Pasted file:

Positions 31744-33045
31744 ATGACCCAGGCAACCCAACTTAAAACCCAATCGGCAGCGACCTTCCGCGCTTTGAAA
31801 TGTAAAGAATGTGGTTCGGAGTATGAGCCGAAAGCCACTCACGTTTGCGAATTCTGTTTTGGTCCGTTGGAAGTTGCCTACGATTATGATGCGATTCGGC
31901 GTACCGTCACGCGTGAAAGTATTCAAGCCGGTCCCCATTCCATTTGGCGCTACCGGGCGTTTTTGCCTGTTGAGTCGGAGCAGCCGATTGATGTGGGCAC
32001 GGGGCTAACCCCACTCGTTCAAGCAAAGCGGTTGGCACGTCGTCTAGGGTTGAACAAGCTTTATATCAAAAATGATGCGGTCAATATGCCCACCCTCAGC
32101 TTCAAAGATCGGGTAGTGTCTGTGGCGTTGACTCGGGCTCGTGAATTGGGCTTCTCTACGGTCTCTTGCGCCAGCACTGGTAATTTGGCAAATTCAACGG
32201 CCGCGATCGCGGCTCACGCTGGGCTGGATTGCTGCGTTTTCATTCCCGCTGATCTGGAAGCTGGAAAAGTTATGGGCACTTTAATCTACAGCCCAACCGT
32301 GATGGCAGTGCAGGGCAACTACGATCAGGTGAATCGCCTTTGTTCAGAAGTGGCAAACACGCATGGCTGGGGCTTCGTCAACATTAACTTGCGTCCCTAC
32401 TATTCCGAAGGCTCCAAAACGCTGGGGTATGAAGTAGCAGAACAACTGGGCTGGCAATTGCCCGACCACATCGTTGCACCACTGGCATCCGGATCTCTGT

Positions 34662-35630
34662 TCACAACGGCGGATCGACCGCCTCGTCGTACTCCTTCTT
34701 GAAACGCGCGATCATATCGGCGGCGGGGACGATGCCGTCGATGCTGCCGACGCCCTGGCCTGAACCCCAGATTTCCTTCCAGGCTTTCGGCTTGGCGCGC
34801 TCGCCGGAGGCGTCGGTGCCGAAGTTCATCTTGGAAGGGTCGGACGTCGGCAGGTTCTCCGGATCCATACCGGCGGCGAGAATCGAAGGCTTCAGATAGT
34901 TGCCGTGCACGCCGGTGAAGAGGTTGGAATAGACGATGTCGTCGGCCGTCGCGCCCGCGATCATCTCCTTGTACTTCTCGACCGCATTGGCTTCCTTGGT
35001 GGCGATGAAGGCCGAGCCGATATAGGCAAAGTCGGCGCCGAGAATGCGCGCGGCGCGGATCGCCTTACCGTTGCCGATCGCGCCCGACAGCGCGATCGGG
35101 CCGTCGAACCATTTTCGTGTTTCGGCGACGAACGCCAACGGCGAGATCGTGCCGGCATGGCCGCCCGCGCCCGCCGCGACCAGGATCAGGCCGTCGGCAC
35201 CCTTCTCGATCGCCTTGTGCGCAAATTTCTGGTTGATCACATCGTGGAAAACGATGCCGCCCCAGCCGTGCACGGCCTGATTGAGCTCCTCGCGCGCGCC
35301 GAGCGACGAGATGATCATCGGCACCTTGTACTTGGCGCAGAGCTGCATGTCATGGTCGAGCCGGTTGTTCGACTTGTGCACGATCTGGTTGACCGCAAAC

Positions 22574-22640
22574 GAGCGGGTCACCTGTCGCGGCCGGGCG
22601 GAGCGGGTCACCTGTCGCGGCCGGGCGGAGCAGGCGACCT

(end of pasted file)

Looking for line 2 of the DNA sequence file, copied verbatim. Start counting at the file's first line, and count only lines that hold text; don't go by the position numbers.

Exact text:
31744 ATGACCCAGGCAACCCAACTTAAAACCCAATCGGCAGCGACCTTCCGCGCTTTGAAA